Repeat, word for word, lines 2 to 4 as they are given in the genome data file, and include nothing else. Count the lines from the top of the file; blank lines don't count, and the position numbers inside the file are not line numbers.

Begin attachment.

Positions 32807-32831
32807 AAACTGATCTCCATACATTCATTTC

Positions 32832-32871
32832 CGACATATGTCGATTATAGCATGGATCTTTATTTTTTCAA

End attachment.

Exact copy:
32807 AAACTGATCTCCATACATTCATTTC

Positions 32832-32871
32832 CGACATATGTCGATTATAGCATGGATCTTTATTTTTTCAA